April 27, 2004

Bush fact-checked
Posted by Jon Henke

It strikes me that, while Kerry hasn't exactly been a military hawk over the years, the Bush campaigns criticisms of his record on defense are quite a bit less than accurate. Factcheck.org seems to agree...

Analysis

On April 26 the Bush campaign released a total of 10 ads, all repeating claims that Kerry opposed a list of mainstream military hardware "vital to winning the war on terror."

Misleading Claims

The claims are misleading, as we've pointed out before in articles we posted on Feb. 26 and March 16. The Bush campaign bases its claim mainly on Kerry's votes against overall Pentagon money bills in 1990, 1995 and 1996, but these were not votes against specific weapons. And in fact, Kerry voted for Pentagon authorization bills in 16 of the 19 years he's been in the Senate. So even by the Bush campaign's twisted logic, Kerry should -- on balance -- be called a supporter of the "vital" weapons, more so than an opponent.

Here, we have the same problem as we see in Kerry's recent $87b "no" vote. He has a choice, and it's not a terribly good one: vote for a flawed bill he doesn't wholly support, or vote against a flawed bill whose aims he generally supports.

The problem - if he votes for it, his criticism will be dismissed with "but you voted for it". Reference: Kerry's "Yes" vote on the Congressional Authorization for Use of Military Force Against Iraq. He voted for a bill, though he was not altogether in agreement with the language and implications.....and ever since, his criticisms have been dismissed and derided as "flip-flopping". After all, if he's not completely for it, he should have voted against it, right?

Well, apparently not. If he stands on principle and votes against a bill - for any reason - he will be accused of being against (the troops, national security, health care for veterans, etc). Bit of a difficult choice, isn't it?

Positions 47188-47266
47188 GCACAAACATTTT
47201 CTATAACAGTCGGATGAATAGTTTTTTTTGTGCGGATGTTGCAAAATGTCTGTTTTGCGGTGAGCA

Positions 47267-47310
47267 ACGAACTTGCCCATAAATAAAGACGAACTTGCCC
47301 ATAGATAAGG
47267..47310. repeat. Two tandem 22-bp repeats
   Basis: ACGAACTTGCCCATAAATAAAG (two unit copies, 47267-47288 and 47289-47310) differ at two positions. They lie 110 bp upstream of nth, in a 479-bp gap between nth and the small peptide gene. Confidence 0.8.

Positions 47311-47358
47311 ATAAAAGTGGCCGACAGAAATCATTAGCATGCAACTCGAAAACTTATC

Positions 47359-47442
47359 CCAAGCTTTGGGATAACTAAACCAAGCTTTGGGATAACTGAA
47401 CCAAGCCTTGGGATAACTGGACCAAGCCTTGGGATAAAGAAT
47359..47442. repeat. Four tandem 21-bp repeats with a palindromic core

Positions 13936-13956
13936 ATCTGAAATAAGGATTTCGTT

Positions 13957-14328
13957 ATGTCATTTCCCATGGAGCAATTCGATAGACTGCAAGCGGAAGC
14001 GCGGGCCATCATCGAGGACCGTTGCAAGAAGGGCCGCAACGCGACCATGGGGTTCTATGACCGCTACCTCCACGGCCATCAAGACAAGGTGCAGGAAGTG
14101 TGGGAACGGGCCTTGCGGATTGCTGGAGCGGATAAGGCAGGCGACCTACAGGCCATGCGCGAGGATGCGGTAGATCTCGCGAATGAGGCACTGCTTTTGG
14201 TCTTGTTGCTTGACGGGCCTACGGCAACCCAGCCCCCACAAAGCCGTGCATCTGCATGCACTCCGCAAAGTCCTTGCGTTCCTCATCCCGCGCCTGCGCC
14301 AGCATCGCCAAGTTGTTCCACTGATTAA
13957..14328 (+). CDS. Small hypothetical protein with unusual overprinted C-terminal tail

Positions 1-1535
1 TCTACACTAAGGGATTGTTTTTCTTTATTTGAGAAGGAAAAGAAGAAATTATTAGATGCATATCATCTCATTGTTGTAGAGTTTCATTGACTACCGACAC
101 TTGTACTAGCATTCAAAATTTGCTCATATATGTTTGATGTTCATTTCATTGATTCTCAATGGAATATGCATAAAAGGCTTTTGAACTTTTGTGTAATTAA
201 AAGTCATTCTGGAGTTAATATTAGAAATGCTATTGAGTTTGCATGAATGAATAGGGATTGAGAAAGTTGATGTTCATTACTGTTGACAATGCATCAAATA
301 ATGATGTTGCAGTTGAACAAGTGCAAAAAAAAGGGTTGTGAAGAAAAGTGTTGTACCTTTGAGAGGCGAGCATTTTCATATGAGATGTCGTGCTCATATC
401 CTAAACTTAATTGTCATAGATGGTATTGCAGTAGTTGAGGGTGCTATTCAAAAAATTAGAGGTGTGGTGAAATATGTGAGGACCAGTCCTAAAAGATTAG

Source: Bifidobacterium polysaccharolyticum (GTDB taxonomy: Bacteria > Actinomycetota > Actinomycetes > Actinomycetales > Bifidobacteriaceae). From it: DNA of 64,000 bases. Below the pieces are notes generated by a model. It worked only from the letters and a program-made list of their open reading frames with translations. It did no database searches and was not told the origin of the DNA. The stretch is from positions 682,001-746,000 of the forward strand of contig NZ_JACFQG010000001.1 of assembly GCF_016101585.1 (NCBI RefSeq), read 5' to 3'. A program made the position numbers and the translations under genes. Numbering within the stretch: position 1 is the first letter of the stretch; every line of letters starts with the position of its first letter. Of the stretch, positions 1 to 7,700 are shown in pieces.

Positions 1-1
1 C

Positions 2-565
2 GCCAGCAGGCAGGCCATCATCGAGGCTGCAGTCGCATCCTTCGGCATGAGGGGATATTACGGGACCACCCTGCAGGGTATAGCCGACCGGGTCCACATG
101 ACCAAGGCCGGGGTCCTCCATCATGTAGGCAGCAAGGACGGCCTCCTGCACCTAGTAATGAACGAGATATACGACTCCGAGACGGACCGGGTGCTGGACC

It's one thing to complain about obfuscatory rhetoric, but you know what? Sometimes a bit of nuance is absolutely necessary. And the Bush campaign's attempt to define complex issues downward is insulting.

Plus, they're not exactly immune to that criticism...

It is true that when Kerry first ran for the Senate in 1984 he did call specifically for canceling the AH-64 Apache helicopter. What the ad lacks is the historic context: the Cold War was ending and the Apache was designed principally as a weapon to be used against Soviet tanks. And in fact, even Richard Cheney himself, who is now Vice President but who then was Secretary of Defense, also proposed canceling the Apache helicopter program five years after Kerry did.
...
Two years later Cheney's Pentagon budget also proposed elimination of further production of the Bradley Fighting Vehicle as well. It was among 81 Pentagon programs targeted for termination, including the F-14 and F-16 aircraft. "Cheney decided the military already has enough of these weapons," the Boston Globe reported at the time.
It's a complicated world, and it's hard to convey that fact in campaign ads. Still, the Bush campaign could stand an infusion of that dreaded "nuance" now and then.

UPDATE: Captain Ed and mnkurmudge weigh in on this, as well. Both assert that there is a material difference between a budget reduction/elimination in 1985 and 1990-92. (due to the end of the Cold War) While they have a debatable and interesting point there - even the Bradley, F-14 and F-16? - I maintain that MnKurmudge goes awry when he claims the Kerry "No" vote on the $87b appropriation was genuinely a vote against the body armor. Clearly, the body armor WOULD have been approved just in a different bill, had Kerry had his way. One can agree with one part of a bill, but not another.

It's exactly this sort of nonsense that gets candidates accused of wanting to "starve children" or similar nonsense, when the candidate votes against a bloated appropriations bill that does contain a legitimate funding measure.

Look, I'll concede that John Kerry voted against the $87b appropriation bill, if you'll concede that he was still in favor of approving the $87b to fund the troops. And since he was in favor of funding the troops, I think that makes my point very nicely.

Their point about the 1985/90-92 disparity is worth considering, though.

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